Change in cycle track policy needed to boost ridership, public health
Bicycle engineering guidelines often used by state regulators to design bicycle facilities need to be overhauled to reflect current cyclists' preferences and safety data, according to a new study from Harvard School of Public Health (HSPH) researchers. They say that U.S. guidelines should be expanded to offer cyclists more riding options and call for endorsing cycle tracks – physically separated, bicycle-exclusive paths adjacent to sidewalks – to encourage more people of all ages to ride bicycles.
The study appears online May 16, 2013 and will appear in the July 2013 print edition of the American Journal of Public Health.
Standards set by the American Association of State Highway and Transportation Officials (AASHTO) in its Guide for the Development of Bicycle Facilities generally serve vehicles well but overlook most bicyclists' needs, according to lead author Anne Lusk, research scientist in the Department of Nutrition at HSPH, who has been studying bicycling patterns in the U.S. and abroad for many years. "In the U.S., the default remains the painted bike lane on the road," she said, which is problematic since research has shown that women, seniors, and children prefer not to ride on roads with traffic.
According to the researchers, the AASHTO guidelines discouraged or did not include cycle tracks due to alleged safety concerns and did not cite research about crash rates on cycle tracks. This study analyzed five state-adopted U.S. bicycle guidelines published between 1972 and 1999 to understand how the guidelines have directed the building of bicycle facilities in the U.S. They also wanted to find out how crash rates on the cycle tracks that had been built compared with bicycle crash rates on roadways in the U.S. They identified 19 cycle tracks in 14 cities in the U.S. and found these cycle tracks had an overall crash rate of 2.3 per one million bicycle kilometers ridden, which is similar to crash rates found on Canadian cycle tracks and lower than published crash rates from cities in North America for bicycling in the road without any bicycle facilities.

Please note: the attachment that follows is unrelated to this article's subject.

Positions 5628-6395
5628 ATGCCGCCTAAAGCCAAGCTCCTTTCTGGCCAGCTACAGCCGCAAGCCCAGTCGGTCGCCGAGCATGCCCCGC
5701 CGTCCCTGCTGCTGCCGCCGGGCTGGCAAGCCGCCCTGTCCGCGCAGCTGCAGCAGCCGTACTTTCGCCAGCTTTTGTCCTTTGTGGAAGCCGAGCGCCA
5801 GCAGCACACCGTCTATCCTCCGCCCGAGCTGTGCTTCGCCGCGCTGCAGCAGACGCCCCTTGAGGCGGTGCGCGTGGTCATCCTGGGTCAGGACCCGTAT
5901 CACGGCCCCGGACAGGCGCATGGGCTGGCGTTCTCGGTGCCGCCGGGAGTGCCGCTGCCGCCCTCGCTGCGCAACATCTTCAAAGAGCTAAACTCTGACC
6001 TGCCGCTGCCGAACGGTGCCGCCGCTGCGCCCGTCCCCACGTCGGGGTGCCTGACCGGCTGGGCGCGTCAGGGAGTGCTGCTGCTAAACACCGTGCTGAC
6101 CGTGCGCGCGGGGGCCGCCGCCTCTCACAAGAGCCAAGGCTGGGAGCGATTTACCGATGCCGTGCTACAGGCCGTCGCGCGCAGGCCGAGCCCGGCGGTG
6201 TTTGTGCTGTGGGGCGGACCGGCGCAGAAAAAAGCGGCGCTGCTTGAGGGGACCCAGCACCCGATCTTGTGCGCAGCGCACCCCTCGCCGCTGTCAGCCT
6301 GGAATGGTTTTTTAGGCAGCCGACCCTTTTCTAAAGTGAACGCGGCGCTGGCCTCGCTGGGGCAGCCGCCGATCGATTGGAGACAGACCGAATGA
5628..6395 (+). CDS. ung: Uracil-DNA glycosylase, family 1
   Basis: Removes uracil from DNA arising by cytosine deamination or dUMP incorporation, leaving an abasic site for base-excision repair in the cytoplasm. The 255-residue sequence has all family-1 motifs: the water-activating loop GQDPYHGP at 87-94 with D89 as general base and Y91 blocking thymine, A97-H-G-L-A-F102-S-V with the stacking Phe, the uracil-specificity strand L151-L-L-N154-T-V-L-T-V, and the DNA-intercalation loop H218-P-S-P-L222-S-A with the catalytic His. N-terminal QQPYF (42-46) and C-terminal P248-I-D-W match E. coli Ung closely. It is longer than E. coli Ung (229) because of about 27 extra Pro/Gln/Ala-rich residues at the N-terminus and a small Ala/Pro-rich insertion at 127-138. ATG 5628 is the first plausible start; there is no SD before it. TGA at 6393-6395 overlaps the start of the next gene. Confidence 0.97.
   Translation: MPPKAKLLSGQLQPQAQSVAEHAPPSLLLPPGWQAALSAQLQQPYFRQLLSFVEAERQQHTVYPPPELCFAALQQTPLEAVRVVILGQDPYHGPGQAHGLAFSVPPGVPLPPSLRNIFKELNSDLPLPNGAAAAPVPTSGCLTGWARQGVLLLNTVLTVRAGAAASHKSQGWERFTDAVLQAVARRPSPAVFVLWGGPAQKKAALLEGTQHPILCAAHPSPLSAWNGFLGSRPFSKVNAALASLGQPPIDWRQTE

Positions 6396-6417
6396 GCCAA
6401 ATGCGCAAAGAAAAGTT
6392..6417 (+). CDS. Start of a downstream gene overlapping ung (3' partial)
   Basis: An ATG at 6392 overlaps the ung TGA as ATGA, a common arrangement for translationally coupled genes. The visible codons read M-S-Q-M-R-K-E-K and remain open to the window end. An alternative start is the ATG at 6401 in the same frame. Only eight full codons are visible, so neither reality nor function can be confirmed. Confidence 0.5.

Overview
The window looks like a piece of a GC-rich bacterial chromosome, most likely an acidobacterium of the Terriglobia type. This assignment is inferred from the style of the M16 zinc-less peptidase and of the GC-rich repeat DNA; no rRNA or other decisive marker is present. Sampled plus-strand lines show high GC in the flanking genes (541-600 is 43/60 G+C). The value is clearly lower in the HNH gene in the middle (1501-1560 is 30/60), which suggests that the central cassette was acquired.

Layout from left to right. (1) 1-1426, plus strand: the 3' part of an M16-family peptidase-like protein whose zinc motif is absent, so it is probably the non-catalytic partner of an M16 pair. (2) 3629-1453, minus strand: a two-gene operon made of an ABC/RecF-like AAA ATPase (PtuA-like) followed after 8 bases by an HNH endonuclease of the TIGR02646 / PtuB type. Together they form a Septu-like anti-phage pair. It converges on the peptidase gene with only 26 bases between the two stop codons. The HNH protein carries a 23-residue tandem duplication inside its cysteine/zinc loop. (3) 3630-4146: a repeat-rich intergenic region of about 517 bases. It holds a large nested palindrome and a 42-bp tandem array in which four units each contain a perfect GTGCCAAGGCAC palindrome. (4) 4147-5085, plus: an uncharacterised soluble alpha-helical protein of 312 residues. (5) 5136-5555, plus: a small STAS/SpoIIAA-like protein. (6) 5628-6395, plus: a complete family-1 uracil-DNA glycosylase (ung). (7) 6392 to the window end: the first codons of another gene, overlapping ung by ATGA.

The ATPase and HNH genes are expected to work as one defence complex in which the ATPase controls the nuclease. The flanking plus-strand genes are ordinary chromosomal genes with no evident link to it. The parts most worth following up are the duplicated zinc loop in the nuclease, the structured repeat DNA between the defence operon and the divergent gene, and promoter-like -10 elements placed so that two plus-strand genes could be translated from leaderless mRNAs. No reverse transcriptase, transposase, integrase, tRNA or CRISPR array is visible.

Anne Lusk stressed the new overlap of transportation and public health. "Bicycling, even more than walking, helps control weight and we need to provide comfortable and separate bicycle environments on existing roads so everyone has a chance for good health."
The authors concluded AASHTO bicycle guidelines should be based on more rigorous and up-to-date research. If policies could allow for easier construction of cycle tracks, studies have indicated that more individuals would be willing to bicycle. Encouraging more cycling would be helpful for weight control, heart function, and would boost physical fitness for children and adults in addition to helping to reduce traffic congestion and air pollution from vehicles, said the authors.